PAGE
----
How To Survive The Festive Family Drama

One thing that we all have in common when we start to be a bit honest with ourselves is that families can be fun, loving and amazing units but they can also often be dysfunctional structures too. If you feel like you have a crazy family, you are not alone.

A lot of us do a lot of self-work during the year. We work on understanding ourselves better (often because those of us around us refuse to do the same) and we work on setting boundaries that protect our mental (and sometimes physical health too). But come December & the holiday season, everything starts to pick up speed and the truth is, we can’t control the personalities of the people that we call family.

If you can relate, here are my top 8 therapy backed tips on how to deal with a difficult family over the holiday period: 

  1. Remember - it is not your job to change or fix family members, or to save them. Yes, they might be drinking too much, yes they might be eating excessively and yes, you know you can help them if you just could get them to understand why they are acting a certain way and what is driving that, but the truth is - it is not your job to do this. Sometimes during the holiday period we need to accept that we are going to come into contact with people and behavior that are different to us, and we need to accept this. Understanding this is a transitory period will make the whole period easier.
  2. Boundaries, boundaries boundaries - you need to be clear of your boundaries before you go into the holiday season and you need to be happy to stick to them (and hold people to the consequences if they don’t respect them). Boundaries need to be set clearly in simple language, said directly to the person in question (not going through someone else) and shared at a calm moment when everyone is able to listen, ideally before the holiday season starts. Maybe it’s telling your Mom that you don’t appreciate her commenting on your weight and you won’t engage in conversations if she does, or you don’t want to spend time with a specific relative. Whatever it is, be clear on what your boundaries are and then communicate them prior to the holiday season commencing. When they are disrespected, be clear in sharing that ‘the boundary that I communicated that is important to me isn’t being respected and if this continues, I’m going to remove myself from the function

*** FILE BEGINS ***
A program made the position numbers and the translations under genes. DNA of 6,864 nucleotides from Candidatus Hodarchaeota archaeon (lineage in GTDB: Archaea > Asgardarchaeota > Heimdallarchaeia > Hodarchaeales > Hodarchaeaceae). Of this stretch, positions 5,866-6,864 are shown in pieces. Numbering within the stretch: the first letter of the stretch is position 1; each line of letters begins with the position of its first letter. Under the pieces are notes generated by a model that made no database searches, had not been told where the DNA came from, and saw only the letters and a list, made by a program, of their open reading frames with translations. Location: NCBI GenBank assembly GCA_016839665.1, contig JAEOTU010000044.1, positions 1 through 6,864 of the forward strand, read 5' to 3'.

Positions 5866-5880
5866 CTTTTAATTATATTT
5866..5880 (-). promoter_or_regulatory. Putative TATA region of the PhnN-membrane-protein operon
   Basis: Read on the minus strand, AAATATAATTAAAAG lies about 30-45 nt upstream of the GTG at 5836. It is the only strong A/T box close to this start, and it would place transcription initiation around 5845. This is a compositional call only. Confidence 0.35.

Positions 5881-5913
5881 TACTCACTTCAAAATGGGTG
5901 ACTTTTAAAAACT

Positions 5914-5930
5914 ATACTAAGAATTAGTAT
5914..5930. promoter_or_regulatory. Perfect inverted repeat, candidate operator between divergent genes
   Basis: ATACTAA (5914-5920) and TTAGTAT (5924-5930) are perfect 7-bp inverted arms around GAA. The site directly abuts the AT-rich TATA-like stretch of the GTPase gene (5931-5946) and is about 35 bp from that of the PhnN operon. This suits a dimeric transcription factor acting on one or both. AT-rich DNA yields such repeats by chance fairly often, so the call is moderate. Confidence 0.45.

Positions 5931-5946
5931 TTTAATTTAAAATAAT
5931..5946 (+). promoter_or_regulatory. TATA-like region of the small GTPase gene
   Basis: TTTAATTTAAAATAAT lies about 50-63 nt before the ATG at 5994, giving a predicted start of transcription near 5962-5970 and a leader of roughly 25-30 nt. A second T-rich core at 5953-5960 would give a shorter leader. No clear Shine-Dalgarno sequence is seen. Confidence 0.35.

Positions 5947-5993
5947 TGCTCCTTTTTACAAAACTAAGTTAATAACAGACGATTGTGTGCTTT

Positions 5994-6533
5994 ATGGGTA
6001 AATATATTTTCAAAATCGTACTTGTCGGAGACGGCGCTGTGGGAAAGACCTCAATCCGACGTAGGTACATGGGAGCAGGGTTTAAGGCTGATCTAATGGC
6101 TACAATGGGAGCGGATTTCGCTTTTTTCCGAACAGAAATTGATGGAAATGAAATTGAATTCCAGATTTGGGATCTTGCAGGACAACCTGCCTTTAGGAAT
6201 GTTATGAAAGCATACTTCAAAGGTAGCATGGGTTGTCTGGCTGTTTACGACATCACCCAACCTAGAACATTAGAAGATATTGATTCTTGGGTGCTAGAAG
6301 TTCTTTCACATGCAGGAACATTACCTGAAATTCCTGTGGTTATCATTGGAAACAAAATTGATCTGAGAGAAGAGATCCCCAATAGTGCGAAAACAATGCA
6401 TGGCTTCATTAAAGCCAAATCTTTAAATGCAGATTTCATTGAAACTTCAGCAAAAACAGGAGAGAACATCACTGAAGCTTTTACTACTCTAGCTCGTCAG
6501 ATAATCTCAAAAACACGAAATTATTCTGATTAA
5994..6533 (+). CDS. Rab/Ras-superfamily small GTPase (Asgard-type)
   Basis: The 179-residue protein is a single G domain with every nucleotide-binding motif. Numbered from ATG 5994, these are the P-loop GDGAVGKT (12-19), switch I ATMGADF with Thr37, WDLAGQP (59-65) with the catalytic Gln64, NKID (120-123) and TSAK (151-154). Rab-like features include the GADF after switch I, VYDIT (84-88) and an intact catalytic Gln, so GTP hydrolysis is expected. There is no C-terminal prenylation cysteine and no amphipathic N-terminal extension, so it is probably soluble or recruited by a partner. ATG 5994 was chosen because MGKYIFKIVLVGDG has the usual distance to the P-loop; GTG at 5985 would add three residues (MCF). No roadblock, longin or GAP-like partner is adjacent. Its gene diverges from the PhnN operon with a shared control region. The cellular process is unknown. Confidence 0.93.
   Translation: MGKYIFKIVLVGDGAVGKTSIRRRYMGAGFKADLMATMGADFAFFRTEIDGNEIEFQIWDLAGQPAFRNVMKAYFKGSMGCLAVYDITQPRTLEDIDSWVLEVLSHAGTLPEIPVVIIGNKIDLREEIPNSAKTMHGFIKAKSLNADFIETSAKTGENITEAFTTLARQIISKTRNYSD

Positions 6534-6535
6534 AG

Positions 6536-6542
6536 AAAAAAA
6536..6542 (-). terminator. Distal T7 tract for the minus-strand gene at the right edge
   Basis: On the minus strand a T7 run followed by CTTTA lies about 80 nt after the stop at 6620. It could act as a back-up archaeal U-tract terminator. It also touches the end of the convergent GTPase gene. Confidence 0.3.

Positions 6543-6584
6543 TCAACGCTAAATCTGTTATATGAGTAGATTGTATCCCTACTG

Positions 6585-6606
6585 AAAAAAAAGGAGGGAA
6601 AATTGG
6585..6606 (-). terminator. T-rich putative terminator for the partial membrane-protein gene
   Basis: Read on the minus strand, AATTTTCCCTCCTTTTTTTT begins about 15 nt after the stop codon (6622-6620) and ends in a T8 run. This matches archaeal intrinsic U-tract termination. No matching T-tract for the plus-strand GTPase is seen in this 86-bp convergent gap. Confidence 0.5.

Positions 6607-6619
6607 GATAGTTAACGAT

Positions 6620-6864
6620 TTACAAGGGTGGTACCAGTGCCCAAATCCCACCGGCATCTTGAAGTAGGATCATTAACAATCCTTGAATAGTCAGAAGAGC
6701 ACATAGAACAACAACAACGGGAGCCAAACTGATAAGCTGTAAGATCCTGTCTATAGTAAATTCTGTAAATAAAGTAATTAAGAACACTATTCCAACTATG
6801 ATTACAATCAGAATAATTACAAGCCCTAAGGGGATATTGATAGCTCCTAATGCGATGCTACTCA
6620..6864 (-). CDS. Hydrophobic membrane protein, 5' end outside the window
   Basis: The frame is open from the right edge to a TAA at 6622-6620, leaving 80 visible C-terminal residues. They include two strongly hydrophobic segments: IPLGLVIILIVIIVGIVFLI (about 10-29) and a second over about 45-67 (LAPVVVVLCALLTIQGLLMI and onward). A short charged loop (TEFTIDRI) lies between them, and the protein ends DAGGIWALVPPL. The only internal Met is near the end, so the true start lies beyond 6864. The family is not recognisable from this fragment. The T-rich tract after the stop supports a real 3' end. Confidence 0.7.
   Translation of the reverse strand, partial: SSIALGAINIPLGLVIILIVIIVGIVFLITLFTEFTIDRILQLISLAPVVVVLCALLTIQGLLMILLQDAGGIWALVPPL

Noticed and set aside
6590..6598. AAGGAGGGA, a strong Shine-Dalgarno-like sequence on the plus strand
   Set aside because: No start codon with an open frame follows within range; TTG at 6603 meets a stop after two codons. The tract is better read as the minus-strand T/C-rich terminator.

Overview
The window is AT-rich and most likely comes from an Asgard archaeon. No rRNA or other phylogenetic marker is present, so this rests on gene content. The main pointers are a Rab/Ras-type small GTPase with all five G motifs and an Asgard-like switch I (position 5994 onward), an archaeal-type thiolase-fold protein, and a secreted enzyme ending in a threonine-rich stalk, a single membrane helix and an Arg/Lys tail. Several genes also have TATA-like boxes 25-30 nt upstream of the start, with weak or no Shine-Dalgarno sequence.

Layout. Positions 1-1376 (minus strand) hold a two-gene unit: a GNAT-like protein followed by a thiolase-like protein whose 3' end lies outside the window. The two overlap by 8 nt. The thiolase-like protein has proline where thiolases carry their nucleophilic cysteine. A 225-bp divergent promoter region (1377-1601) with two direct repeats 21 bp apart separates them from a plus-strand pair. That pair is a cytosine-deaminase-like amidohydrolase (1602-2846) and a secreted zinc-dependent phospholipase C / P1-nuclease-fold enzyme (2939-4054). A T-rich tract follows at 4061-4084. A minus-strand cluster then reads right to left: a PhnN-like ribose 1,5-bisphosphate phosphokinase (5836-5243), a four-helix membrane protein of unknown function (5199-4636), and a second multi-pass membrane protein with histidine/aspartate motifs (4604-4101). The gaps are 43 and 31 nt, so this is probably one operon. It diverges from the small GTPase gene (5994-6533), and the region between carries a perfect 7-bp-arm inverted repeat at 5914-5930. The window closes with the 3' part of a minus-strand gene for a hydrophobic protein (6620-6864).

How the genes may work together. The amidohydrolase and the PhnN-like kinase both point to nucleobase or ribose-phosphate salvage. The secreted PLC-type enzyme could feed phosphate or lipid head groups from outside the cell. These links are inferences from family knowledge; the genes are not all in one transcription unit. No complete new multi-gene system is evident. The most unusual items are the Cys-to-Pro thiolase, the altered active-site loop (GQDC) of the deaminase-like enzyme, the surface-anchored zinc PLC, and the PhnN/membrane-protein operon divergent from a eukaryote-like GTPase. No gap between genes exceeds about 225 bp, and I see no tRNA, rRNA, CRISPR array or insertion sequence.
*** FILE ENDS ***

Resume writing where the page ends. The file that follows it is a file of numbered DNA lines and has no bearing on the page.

3. Be selective with what information you share - just because people are your family doesn’t mean that they get full access into every part of your life. You don’t have to tell people everything, and just because someone asks, doesn’t mean you are obligated to share. Start to get comfortable by saying things like ‘I’d prefer not to talk about that’ and ‘I don’t feel comfortable having that discussion, let’s talk about something else’.
  4. Avoid hot topics of sensitive subjects if you want to get through the season with no melt downs. Sharing my truth is very important to me but I also know that strong and passionate views on things like politics, religion and money are very divisive. If your views can cause issues within the family, acknowledge that sometimes sharing your truth isn't necessary if the follow on drama is going to be too intense.
  5. Try to stay in the present - a lot of times during the holiday season we bring up the past (“i can’t believe you used to do this to me”) or we think about the future. Focusing on the present instead can help reduce the likelihood of drama.
  6. Give yourself permission to leave - if things get too heated, there is no obligation to stay.  We always feel obligated, particularly from our childhood, to stay and keep the peace but as adults, we just don’t have to do that.
  7. Understanding that the people closest to us can have a physical impact on the state of our nervous system can help us understand why things feel so stressful, intense, frantic or horrible when we get triggered. Understanding that we can soothe this state of our nervous system through action called self-soothing means that we can help to calm stressful situations. Work out what self-soothing works best for you and how you can implement it this holiday season,
  8. And finally, remember, if things are really toxic, you don’t have to show up to anything. Just because ‘family’ is ‘family’ doesn’t mean that you have to be a part of the dysfunction, particularly if it is deeply distressing or upsetting for you.

I hope you have a beautiful holiday season with your family - and if you don’t, you’re not alone. Find a trusted therapist to help you through.

Love Jena x